"You're Just Blowing Smoke"

This is the second instalment in a series on media relations measurement.

To help shed some light on what the state-of-the-art in media relations measurement should be, I thought I’d turn to Wilma Mathews, ABC, a long-time colleague and friend, and author of Media Relations: A Practical Guide for Communicators. Wilma has been practicing media relations for … well, let’s just say quite a few years.

When it comes to media relations evaluation and measurement, Wilma says our industry is certainly better off than it was even five or ten years ago. For many years, media relations practitioners relied on the simplistic output measures of counting clips and adding up circulation.

From there, the process evolved into impressions which, from her perspective, means pretty much the same thing as circulation and viewing audience. Next, the advertising value equivalency (AVE) was born, which she points out is a term that’s not even listed in theDictionary of Public Relations Measurement and Research.

“But over the years, as PR people, agencies and companies have gotten a little savvier, they’ve said that what we’re asking you as media people to do is sell a product, get people to come to an event, change their minds or vote for someone,” Wilma explains. “In short, we’re asking you to change behaviour of a certain audience. And that’s a little harder to do than counting clips.”

She believes the AVE was adopted as a matter of convenience (and I suspect she would say something similar about Media Relations Rating Points). It was a simple way to state some perceived value of media relations to management groups. But to her the AVE is a completely abstract number that has no correlation to any activity because advertising and media relations simply cannot be compared.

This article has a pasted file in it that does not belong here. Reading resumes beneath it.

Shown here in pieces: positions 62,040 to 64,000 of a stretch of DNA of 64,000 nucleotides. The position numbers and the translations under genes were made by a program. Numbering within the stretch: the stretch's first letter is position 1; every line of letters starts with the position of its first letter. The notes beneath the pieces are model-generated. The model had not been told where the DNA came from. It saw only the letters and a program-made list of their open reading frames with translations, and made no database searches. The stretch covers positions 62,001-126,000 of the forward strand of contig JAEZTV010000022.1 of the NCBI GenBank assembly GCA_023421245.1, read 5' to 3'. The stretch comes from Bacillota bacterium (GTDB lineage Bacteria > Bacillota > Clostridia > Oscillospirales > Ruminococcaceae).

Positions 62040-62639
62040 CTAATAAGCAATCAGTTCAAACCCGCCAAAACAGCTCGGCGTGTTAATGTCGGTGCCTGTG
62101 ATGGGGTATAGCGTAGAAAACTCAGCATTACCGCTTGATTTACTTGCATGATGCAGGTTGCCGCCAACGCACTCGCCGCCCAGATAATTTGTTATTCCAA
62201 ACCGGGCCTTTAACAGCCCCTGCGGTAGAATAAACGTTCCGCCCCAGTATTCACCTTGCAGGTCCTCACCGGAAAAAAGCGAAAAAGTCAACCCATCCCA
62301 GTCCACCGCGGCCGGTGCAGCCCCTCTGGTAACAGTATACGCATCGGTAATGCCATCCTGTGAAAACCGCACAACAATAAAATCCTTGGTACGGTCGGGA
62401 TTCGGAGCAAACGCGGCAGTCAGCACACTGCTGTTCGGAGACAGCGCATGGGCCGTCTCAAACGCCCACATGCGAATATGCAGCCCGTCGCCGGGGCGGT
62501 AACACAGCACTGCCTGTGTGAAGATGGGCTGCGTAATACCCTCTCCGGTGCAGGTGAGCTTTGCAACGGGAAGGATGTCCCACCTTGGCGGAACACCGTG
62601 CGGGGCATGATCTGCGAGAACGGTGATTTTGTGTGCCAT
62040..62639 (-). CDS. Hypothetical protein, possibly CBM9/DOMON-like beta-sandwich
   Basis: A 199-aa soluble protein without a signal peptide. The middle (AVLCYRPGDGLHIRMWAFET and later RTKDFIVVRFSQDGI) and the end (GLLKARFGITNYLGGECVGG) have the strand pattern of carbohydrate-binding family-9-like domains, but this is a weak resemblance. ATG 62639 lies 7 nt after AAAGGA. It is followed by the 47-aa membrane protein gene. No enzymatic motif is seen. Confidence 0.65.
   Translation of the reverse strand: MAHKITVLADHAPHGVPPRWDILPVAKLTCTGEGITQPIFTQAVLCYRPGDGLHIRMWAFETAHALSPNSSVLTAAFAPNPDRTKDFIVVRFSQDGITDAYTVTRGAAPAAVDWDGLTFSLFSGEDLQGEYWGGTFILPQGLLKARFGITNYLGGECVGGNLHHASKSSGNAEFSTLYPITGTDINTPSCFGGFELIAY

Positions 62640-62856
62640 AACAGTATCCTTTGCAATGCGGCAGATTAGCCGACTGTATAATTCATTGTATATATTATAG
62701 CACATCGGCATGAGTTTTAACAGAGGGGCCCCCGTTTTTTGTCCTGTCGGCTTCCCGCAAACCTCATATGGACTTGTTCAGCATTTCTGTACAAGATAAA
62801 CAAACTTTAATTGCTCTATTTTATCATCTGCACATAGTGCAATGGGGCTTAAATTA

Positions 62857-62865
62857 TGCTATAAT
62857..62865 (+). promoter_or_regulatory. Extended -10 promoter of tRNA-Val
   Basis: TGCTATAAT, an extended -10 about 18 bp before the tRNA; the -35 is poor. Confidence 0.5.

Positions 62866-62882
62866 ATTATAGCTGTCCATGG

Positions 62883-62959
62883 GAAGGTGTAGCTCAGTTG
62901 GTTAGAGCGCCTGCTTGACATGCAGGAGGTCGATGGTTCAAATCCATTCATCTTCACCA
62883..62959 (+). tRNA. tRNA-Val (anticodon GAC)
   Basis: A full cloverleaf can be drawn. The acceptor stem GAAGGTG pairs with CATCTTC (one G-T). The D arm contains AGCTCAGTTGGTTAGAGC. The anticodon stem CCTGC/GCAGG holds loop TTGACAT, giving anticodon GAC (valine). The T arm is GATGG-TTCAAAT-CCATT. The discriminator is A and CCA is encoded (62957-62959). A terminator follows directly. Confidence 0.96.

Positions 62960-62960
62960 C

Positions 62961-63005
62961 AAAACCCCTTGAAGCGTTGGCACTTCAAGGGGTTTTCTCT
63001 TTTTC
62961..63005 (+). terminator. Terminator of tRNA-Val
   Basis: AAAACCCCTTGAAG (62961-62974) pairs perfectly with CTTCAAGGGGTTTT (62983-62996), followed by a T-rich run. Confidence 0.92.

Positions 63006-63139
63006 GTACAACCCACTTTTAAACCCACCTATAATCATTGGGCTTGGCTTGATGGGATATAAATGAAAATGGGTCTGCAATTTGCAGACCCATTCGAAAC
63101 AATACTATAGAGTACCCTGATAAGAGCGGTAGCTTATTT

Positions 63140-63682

“You control everything about advertising,” she explains. “You control nothing about the editorial side of the media. But (the AVE) was a way to say to clients ‘if you had purchased advertising, it would have cost you X amount of dollars, and we prevented you from having to do that.’ And it sounded good at the outset.”

She makes a clear distinction between evaluation and measurement in media relations. “You can evaluate your media relations work and still not measure whether or not it worked,” she explains. “In other words, if a media relations practitioner wanted a positive story on the front page of the business section with a quote from their CEO — and they wanted it to appear before the product launch — if they got all of that it says their process worked. It says nothing about whether that helped sales.”

To her, measurement is the end outcome — from an attitudinal or behavioural perspective. Did people buy the product? Did they vote the way you wanted? Did they form an opinion or change their minds?

“If that didn’t happen and all you’ve got to show for it is advertising value equivalents or impressions,” she points out, “you’re just blowing smoke.”